“I am enjoying showcasing our universe through alternative means and media,” said Magugu.

For instance, alongside his first women’s runway show at the Victoria and Albert Museum in London last fall, the designer screened the documentary he made detailing his visit to Dunusa Market in Johannesburg, a site for secondhand clothes discarded by European and American consumers. The designer gathered materials from the market and reinterpreted them into the 25-look collection — and, ironically, by presenting it in London, the designer effectively sold the used garments back to Western retailers.

Made in Africa

Magugu’s commitment to being “Made in Africa” comes with challenges. His local artisan partners, for instance, struggle with meeting his demand for production. His factories in Johannesburg and Cape Town don’t have access to the latest innovations in apparel making and the quality isn’t always consistent. And as a result of South Africa’s routine power cuts, they also encounter regular delays.

“I would send fabrics to factories in Cape Town to be pleated and they would return damaged,” said Magugu.

Shipping is another obstacle. Because much of the infrastructure was set up during the colonial period rather than domestic efforts to build a logistical framework, it’s harder for Magugu to ship products within Africa than to North America or Europe, despite the closer distance.

As of last October, Magugu has signed on new factories in Italy and Madagascar to help with capacity and quality control. He’s not turning his back to his native partners, however. At home, he plans to host training initiatives for factory workers to bolster the quality of their work.

“I just have to be creative with the structures I set up that maintain the brand’s global presence,” Magugu said. “I think fashion often touts African designers, gives them opportunities to show but doesn’t consider the massive infrastructural rifts. And when things don’t work out, we blame the designer and not the industry.”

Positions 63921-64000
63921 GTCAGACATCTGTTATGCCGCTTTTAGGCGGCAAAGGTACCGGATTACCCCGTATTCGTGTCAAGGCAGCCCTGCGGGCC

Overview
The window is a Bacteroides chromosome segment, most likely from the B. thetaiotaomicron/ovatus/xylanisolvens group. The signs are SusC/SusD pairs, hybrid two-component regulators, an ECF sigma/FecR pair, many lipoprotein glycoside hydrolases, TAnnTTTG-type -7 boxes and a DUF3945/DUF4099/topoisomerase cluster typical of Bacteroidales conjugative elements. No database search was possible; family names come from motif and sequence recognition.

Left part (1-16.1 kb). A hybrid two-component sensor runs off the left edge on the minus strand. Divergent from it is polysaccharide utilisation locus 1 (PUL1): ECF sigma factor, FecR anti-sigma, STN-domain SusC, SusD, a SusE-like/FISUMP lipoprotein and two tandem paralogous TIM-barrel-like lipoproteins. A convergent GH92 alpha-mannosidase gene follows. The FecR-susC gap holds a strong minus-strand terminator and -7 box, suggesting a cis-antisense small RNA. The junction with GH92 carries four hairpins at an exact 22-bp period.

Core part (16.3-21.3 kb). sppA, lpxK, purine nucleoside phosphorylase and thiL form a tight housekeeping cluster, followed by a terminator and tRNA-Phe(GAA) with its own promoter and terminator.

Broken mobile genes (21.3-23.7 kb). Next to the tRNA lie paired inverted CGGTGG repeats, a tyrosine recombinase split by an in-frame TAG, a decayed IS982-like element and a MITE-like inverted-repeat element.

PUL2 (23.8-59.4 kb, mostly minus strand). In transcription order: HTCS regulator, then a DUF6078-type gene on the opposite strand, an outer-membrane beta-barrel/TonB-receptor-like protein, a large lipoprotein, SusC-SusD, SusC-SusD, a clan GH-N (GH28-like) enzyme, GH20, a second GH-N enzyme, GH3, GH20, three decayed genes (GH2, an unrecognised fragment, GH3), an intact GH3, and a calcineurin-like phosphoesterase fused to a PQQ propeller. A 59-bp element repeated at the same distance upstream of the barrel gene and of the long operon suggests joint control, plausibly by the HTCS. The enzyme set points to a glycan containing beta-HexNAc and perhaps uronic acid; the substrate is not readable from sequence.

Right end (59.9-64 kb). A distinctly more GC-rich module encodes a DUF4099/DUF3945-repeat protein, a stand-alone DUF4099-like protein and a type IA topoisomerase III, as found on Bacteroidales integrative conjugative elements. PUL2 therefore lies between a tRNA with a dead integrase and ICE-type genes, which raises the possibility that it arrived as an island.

Additionally, his complicated supply chain has pushed the designer to rely less on wholesale with its strict deadlines for receiving products and more on the direct-to-consumer side of the business, where shoppers are largely local. His recent capsule collection inspired by eight of South Africa’s prominent tribes, for instance, sold out online in a matter of days.

Magugu plans to expand and relaunch his online store in April to serve a wider international audience as well and create more exclusive products. The designer aims to drive 60 percent of his brand’s revenue from the DTC channel in the next few years.

In wholesale, Magugu has plans to work with more stockists on the African continent. So far, the brand partners with only two stores in African countries outside of South Africa: The Lotte in Ghana and Alara in Nigeria.

For now, business is booming. The label has grown at an average pace 45 percent season-on-season, Magugu said.

“I want to … work from a paced, sustainable place where I am not under pressure to satisfy the grinding machine but serve my customers in a meaningful, direct way,” Magugu said. “Whether it takes me years to do so, at least it will be on my terms.”

Editor’s note: This article was revised on 1 March, 2023. A previous version misstated that Thebe Magugu is stocked in ABY in Côte d’Ivoire. This is no longer the case.

Further Reading

After decades on the outside of the fashion industry looking in, the designer — who took the stage at an LVMH-sponsored Black History Month event in New York on Thursday night — has his pick of collaborators.

Brands are partnering with Lagos-based talent to help them navigate the complexities of the country’s billion-dollar fashion market and create a ripple effect across the African continent.